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Graft Rejection After Immunization

tion. The first presumes that a local inflamma­ tory response may be initiated via soluble immune complex deposition in the uvea, iris, and perilimbal vasculature. Local inflammation with increased vascular permeability, nonspe­ cific destruction, and subsequent microneovascularization may ensue, thus enabling inflam­ matory products to reach the donor tissue. These inflammatory products include interfer­ ons, interleukins, and other lymphokines capa­ ble of enhancing major histocompatibility com­ plex expression. Our first patient had symptoms preceding the rejection episode which were highly suggestive of serum sick­ ness, a classic immune complex-mediated dis­ order. Clinical uveitis appearing in association with serum sickness was described by Theo­ dore and Lewson 18 in a patient who had re­ ceived horse antipneumococcal serum. Further experimental evidence was provided by Wong, Anderson, and McMaster 19 who suggested that this type of uveitis is an immune complex disease manifested histologically by uveal and glomerular vascular damage. The temporal as­ sociation between viral syndromes and renal allograft rejection is well described in the trans­ plantation literature. 2023 Theoretically, a similar stimulus for rejection could be provided by immunization via a generalized activation of T cells. At least one such case has been described in the renal transplant literature occurring one month after an influenza immunization. 24 Two other mechanisms are possible. Systemically released gamma interferon may reach the corneal graft along with activated T cells fol­ lowing immunization. These cells or their prod­ ucts may then create a local inflammatory re­ sponse as noted above. Polack25 showed experimentally that a single intravenous injec­ tion of antigen (in this case, Shigella endotoxin) can induce a mild uveitis with graft haziness within 24 hours. The possibility also exists that immunization may stimulate the production of T effector cells that can cross react with allomajor histocompatibility complex antigens of the corneal button. Recently, this has been reported in culture involving cloned T helper cells that recognize class II antigens and cross react with tetanus toxoid antigen 26 and cloned T cells that cross react with influenza-A viral antigens. 27 We can only speculate on the marked differ­ ence in elapsed time between immunization and both episodes of rejection reported in Pa­ tient 1. The response to a tetanus toxoid boost­ er may well have been a secondary (or anam-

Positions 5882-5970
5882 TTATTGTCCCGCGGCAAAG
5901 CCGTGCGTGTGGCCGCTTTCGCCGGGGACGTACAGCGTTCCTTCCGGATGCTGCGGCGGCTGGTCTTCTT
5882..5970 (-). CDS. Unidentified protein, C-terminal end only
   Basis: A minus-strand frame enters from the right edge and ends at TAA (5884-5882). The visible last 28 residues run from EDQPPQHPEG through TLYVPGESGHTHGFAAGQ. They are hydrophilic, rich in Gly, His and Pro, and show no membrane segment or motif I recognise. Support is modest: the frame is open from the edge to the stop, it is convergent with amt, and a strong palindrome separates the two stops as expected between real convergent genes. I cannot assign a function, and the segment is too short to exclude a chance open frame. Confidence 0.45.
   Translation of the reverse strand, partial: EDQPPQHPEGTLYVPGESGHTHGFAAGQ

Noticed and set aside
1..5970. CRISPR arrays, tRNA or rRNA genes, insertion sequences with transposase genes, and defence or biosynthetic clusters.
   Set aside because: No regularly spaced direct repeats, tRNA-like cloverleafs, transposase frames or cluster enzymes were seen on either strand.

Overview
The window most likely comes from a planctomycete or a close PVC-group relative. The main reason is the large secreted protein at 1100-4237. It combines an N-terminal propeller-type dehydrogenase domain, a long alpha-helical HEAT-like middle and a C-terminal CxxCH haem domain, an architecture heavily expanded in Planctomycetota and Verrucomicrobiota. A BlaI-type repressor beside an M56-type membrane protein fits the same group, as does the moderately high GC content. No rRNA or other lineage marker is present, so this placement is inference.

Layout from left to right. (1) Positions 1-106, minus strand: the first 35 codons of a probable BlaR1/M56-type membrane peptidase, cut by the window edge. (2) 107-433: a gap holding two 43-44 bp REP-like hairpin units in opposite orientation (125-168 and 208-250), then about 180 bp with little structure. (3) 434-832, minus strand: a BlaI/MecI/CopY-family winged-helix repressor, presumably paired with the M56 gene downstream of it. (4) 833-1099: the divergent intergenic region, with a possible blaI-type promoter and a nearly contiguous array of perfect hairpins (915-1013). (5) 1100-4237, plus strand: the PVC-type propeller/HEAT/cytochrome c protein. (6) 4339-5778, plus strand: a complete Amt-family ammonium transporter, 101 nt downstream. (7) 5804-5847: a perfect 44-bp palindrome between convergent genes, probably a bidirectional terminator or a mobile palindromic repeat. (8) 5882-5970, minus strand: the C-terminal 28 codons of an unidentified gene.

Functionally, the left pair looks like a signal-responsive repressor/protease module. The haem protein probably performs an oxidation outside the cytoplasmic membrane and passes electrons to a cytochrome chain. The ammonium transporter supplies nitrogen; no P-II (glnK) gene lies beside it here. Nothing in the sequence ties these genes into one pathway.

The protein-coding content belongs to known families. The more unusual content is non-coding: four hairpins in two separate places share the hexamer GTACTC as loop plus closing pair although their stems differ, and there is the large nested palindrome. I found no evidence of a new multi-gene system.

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nestic) response, reflecting previous antigenic sensitization. The rapid response after the hep­ atitis B immunization could again reflect previ­ ous sensitization via a previous subclinical in­ fection. Although the association between graft rejec­ tion episodes and immunization was temporal only, immunization is a controllable situation and patients should be forewarned that the procedure may potentiate a threat to the health of their corneal transplant. We suggest that allograft patients be treated with increased top­ ical corticosteroids both before and after immu­ nization. Ophthalmologists should also ques­ tion patients with corneal grafts about recent immunizations or viral syndromes in the pres­ ence of an acute rejection epsisode. ACKNOWLEDGMENT

Frank M. Polack, M.D., provided the case histories for Patient 4 and Patient 5.

References 1. Chandler, J. W., and Kaufmann, H. E.: Graft rejections after keratoplasty for keratoconus. Am. J. Ophthalmol. 77:543, 1974. 2. Khodadoust, A. A.: The allograft rejection reac­ tion. The leading cause of late failure of clinical corneal grafts. In Porter, R., and Knight, J. (eds.): Corneal Graft Failure, CIBA Foundation Symposium. Amsterdam, Elsevier, 1973, pp. 151-163. 3. Stark, W. J., Maumenee, A. E., and Kenyon, K. R.: Intermediate term corneal storage for pene­ trating keratoplasty. Am. J. Ophthalmol. 79:795, 1975. 4. Tuberville, A. W., Foster, C. S., and Wood, T. O.: The effect of donor cornea epithelium removal on the incidence of allograft rejection reactions. Ophthalmology 90:1351, 1983. 5. Fabre, J. W., Milton, A. D., Spencer, S., Settaf, A., and Houssin, D.: Regulation of allo-antigen ex­ pression in different tissues. Transplant. Proc. 19:45, 1987. 6. Whitsett, C. F., and Stulting, R. D.: The distri­ bution of HLA antigens on human corneal tissue. Invest. Ophthalmol. Vis. Sci. 25:519, 1984. 7. Young, E., Stark, W. J., and Prendergast, R. A.: Immunology of corneal allograft rejection. HLA-DR antigens on human corneal cells. Invest. Ophthal­ mol. Vis. Sci. 26:571, 1985. 8. Mayer, D. J.: Tissue typing. In Brightbill, F. (ed.): Corneal Surgery. St. Louis, C. V. Mosby, 1986, pp. 158-177. 9. Young, E., Stark, W. J., and Prendergast, R. A.: Modulation of cell-surface service antigen exprès-